The FJP identified 17 specific areas for the task force to prioritize:

  • Understanding the historical legacy of the prosecutor
  • Promoting deflection, diversion and shrinking the system
  • Advancing racial and ethnic justice
  • Addressing the poverty penalty and bail reform
  • Promoting harm reduction, saving lives and drug policy reform
  • Misdemeanor justice
  • Better serving crime survivors
  • Understanding, preventing and addressing violence
  • Juvenile and young adult justice
  • Preventing officer-involved shootings and enhancing police accountability
  • Improving conditions of confinement
  • Implementing post-conviction justice, fair sentencing and sentencing review
  • Accounting for collateral consequences and promoting expungement
  • Addressing mass supervision and improving reentry
  • Envisioning success, metrics and culture change
  • Ensuring ethics, accountability and transparency
  • Propelling change and investing in transformation

While these are important areas of emphasis, each of the pillars is subjective and does not provide a mechanism to objectively assess how and when the task is considered complete. The diversity of membership in the task force also presumes that each member possesses a substantially different foundation of knowledge. Agreeing that the focal points need change is not the same as agreeing on how to facilitate that change. To determine the efficacy of improvement in any area, universal language and objective measurements are needed.

Of concern, too, is the inability of the task force to address pillars that are outside of the purview of the prosecutor’s office. For example, prosecutors play no active role in facilitating the reentry of formerly incarcerated persons. It is imperative that prosecutors understand the barriers to successful reentry when considering sentences upon revocation, but improving reentry is outside of the general scope and duty of the prosecutor’s office. Similarly, prosecutors cannot prevent officer-involved shootings. In fact, one could argue that no one can prevent an officer-involved shooting, except for the officer.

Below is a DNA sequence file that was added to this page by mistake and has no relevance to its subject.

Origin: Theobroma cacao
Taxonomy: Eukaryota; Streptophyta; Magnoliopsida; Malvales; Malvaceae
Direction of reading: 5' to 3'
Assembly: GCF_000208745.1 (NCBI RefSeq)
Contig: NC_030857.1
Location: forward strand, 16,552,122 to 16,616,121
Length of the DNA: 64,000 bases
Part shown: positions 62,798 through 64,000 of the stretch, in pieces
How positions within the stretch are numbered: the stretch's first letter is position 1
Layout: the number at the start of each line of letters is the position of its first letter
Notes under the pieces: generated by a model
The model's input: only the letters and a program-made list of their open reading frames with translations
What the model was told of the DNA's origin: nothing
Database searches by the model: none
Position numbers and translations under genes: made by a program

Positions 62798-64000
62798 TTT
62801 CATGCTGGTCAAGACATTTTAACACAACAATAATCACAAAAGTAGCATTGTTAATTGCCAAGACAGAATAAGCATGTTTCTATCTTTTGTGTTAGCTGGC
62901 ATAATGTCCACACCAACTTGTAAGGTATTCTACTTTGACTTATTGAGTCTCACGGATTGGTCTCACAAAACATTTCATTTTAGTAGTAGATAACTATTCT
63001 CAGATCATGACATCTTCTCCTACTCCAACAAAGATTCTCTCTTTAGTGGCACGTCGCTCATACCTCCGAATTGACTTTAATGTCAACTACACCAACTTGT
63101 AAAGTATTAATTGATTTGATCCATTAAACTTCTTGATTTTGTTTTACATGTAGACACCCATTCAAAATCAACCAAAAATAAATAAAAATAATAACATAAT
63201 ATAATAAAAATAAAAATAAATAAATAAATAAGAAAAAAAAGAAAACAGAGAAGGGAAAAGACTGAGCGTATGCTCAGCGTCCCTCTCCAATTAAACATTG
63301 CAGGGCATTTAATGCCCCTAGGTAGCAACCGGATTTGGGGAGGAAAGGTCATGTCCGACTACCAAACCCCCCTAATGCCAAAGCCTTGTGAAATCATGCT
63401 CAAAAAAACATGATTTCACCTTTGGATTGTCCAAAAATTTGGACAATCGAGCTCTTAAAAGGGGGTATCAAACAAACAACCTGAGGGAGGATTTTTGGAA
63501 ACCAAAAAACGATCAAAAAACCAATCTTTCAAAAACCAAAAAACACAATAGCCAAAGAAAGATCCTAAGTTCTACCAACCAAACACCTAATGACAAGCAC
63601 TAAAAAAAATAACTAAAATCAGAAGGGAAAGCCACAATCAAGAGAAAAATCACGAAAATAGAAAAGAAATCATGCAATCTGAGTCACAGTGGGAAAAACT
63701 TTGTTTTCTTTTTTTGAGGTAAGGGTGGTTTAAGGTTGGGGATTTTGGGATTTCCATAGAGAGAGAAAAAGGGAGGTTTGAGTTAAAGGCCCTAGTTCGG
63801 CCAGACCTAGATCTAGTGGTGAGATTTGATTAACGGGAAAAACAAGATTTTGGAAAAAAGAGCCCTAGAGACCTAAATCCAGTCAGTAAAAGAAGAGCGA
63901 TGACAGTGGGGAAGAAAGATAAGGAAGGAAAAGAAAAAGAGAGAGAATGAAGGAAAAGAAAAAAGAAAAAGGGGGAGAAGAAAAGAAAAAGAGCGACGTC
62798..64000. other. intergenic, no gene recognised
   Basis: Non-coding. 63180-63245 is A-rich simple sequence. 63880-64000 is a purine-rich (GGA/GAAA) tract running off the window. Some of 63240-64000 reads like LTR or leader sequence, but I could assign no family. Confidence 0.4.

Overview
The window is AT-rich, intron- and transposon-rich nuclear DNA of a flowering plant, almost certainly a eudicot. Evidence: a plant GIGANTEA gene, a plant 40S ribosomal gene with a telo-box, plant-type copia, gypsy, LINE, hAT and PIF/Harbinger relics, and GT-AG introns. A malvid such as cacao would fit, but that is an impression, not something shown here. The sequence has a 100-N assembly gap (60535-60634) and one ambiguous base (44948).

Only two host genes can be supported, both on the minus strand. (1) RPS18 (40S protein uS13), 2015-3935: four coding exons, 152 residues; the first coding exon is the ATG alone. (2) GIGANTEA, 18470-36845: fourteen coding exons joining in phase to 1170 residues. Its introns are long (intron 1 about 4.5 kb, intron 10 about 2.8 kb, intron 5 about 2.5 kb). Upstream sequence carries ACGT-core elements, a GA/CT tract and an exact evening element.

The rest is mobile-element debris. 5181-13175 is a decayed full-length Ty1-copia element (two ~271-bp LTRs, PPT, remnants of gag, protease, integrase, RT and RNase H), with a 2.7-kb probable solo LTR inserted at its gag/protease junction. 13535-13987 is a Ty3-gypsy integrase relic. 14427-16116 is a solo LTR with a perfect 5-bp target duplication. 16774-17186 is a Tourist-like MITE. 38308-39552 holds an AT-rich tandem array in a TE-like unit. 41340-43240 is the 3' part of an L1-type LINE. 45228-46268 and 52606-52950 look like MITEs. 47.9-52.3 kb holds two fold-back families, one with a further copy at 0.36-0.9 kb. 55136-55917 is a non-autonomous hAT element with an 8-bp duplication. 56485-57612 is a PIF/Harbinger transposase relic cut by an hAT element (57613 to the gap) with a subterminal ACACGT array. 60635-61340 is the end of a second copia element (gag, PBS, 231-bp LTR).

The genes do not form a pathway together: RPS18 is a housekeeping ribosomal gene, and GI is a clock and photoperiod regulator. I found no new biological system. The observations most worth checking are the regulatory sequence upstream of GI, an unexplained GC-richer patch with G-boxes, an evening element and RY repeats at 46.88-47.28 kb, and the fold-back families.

These factors notwithstanding, the proposed case plan provides a practical path for understanding, evaluating and reimagining the role of U.S. prosecutors. The primary goal is to reduce the reach of the criminal justice system by providing concrete steps to eradicate the policies and the practices of the past that contribute to mass incarceration and disproportionately impact communities of color. The white paper should act as a strategic plan for incentivizing, implementing and overseeing the progress of the newly adopted changes.

The Case for a Presidential Task Force on 21st Century Prosecution provides a research-based implementation strategy for the Biden administration to tactically advance a campaign-promised reform. Given the enormous power of prosecutors, and their responsibility to public safety, it is impossible to envision—much less achieve—a criminal justice system that ensures equity, equality and justice for all without reimagining the role of the gatekeepers to the criminal justice system. Establishing a prosecutorial task force charged with the responsibility of examining the 17 critical areas in need of reform, as presented by the FJP, is fundamental to the adoption of innovative and holistic approaches that advance the needs of contemporary society.